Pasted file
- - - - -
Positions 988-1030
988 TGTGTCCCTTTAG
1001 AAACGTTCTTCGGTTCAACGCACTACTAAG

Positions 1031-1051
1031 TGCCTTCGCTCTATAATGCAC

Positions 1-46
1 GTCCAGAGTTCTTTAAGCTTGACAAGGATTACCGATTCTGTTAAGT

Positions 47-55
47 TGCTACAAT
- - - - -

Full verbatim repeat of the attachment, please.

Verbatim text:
Positions 988-1030
988 TGTGTCCCTTTAG
1001 AAACGTTCTTCGGTTCAACGCACTACTAAG

Positions 1031-1051
1031 TGCCTTCGCTCTATAATGCAC

Positions 1-46
1 GTCCAGAGTTCTTTAAGCTTGACAAGGATTACCGATTCTGTTAAGT

Positions 47-55
47 TGCTACAAT